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Although we think of Luther’s famous 95 theses as sparking the Reformation in 1517, it would perhaps be more accurate to accord this honor to the theses that he prepared for the disputation in Heidelberg in 1518. It was at this event that Luther laid the foundation and set the...

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As an introduction to this year’s Week of Prayer for Christian Unity, the Catholic Church, under the auspices of the Pontifical Council for Promoting Christian Unity (PCPCU), prepared and published the following statement [full text here]:

In 1517 Martin Luther raised concerns about what...

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It is Martin Luther week here at Reformissio! Last week I had the privilege (and fulfillment of a long-time desire) to visit Wittenberg, the home of Martin Luther and the birthplace of the Reformation. Living in Europe has its perks, one of which is the possibility of visiting many significant...

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While there is certainly a place for prosaic instructions in learning to pray, there is also much to fuel the fire of our praying in the power of poetic pictures. George Herbert’s classic poem “Prayer (I)” does precisely this. As much as I have gleaned from reading books on...

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The following is excerpted from Douglas Bond,The Mighty Weakness of John Knox (Lake Mary, FL: Reformation Trust, 2011), Kindle Locations 370-427.

In 1909, on the four hundredth anniversary of the birth of John Calvin, civic and church leaders unveiled the Reformation Wall in Geneva, Switzerland....

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On this Good Friday, I would like to offer a reflection from Adam Johnson on the way in which we must understand the atonement accomplished in the crucifixion of Jesus as not merely a work of the Son, or of the Son over against the Father and the Spirit, but as a work of the Trinity as a whole....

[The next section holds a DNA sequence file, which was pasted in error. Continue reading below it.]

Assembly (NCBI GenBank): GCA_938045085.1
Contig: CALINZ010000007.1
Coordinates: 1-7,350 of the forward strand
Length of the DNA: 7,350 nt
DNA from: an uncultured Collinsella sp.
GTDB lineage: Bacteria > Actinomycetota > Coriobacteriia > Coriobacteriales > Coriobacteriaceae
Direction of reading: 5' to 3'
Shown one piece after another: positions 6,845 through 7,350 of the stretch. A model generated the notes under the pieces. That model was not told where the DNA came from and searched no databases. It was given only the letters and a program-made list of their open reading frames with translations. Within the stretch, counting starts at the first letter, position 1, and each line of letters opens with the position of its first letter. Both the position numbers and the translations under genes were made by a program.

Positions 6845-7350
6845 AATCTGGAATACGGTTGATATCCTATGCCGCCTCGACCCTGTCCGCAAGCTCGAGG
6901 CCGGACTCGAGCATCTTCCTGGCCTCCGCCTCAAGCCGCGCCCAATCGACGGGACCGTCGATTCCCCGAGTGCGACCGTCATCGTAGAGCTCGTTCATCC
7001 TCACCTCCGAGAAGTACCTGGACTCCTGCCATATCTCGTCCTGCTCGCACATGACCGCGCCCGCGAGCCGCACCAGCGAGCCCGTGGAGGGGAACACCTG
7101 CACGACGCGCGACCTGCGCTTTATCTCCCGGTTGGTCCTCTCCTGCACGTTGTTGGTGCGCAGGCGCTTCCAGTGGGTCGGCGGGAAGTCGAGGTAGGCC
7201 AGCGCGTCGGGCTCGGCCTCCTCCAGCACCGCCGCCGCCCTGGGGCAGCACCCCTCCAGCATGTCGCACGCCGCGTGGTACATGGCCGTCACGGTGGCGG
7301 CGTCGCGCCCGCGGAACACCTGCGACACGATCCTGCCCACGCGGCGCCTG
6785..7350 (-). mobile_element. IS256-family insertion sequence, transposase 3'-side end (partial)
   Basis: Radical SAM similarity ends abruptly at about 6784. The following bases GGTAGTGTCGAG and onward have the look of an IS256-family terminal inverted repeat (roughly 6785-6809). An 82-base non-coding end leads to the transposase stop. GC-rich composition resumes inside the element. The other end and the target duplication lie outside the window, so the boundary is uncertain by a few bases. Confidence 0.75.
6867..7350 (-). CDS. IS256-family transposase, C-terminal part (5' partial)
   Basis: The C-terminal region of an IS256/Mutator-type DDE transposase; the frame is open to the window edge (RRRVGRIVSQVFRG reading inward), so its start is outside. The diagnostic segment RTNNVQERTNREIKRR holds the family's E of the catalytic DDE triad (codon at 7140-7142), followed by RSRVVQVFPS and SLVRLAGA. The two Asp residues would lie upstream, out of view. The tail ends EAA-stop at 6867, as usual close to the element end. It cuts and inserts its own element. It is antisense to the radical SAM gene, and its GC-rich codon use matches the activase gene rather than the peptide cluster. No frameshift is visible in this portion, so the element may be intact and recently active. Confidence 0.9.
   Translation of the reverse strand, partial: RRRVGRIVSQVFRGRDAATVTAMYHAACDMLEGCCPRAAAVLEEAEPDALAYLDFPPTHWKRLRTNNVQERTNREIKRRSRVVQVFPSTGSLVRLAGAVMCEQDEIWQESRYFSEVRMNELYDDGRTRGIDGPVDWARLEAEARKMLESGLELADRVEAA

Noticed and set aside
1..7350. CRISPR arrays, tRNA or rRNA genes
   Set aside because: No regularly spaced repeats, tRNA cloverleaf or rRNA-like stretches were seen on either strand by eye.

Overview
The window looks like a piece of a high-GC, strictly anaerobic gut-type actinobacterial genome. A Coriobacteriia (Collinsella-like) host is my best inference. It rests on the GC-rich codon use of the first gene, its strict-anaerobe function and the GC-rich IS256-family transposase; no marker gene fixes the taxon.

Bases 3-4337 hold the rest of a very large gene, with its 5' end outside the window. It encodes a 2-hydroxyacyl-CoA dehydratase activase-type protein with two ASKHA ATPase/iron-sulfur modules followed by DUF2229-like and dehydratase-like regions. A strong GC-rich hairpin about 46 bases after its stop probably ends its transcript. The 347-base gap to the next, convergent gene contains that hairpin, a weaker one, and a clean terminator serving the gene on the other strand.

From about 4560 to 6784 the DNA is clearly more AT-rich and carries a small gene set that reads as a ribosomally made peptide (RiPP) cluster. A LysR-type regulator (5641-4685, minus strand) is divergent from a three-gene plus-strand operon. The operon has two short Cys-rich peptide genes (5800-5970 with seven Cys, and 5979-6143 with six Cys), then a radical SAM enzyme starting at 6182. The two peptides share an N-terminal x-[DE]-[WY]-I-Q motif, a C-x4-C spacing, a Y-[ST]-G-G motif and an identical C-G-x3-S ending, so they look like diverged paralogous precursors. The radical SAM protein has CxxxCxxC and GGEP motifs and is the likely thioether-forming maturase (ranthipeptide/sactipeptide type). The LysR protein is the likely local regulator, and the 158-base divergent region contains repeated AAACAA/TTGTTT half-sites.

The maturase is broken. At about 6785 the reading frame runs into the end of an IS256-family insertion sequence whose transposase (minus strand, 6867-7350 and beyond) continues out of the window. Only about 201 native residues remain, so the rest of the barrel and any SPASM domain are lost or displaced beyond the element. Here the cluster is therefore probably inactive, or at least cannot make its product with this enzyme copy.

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As a prelude to what I plan to post for Good Friday, I would like to offer Karl Barth’s summary of what St. Augustine called the orthodox faith of the catholic [universal] church, namely, that as the being of the Triune God is indivisible, so are his works indivisible. Just as we...

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This past Friday I had the privilege and opportunity to debate Don Ermis Segatti, an eminent Catholic priest and professor of theology, on the topic of Martin Luther and the start of the Reformation. Although both of our presentations were well received by those in attendance, it was clear...

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Revelation 22:6-7, 16-17, 20-21

And [the angel] said to me, “These words are trustworthy and true. And the Lord, the God of the spirits of the prophets, has sent his angel to show his servants what must soon take place.” “And behold, I am coming soon. Blessed is the one...

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Why is it that, as claimed by John Calvin, T.F. Torrance, Karl Barth, and many others, Jesus Christ is the definitive revelation of God, the Word revealed to which the Word written attests in its whole and in all of its parts? Why is Jesus Christ the full unveiling of God such that we cannot, nor...

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In my last “Reformission Monday” post, I explored one of the practical implications of a theology of mission and evangelism that is, from start to finish, shaped by Christology, by Christ himself as revealed in his gospel. We saw, in reference to John Calvin and T.F. Torrance, that...

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Revelation 21:1-4

Then I saw a new heaven and a new earth, for the first heaven and the first earth had passed away, and the sea was no more.And I saw the holy city, new Jerusalem, coming down out of heaven from God, prepared as a bride adorned for her husband.And I heard a loud voice from the...

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As I wrote in a recent post “I Will Not Let You Go Until You Bless Me“, the great preacher Martyn Lloyd-Jones has helped to radically change my view of prayer, a discipline with which I have struggled to maintain consistency for most of my life. Revelatory to me was Lloyd-Jones’s...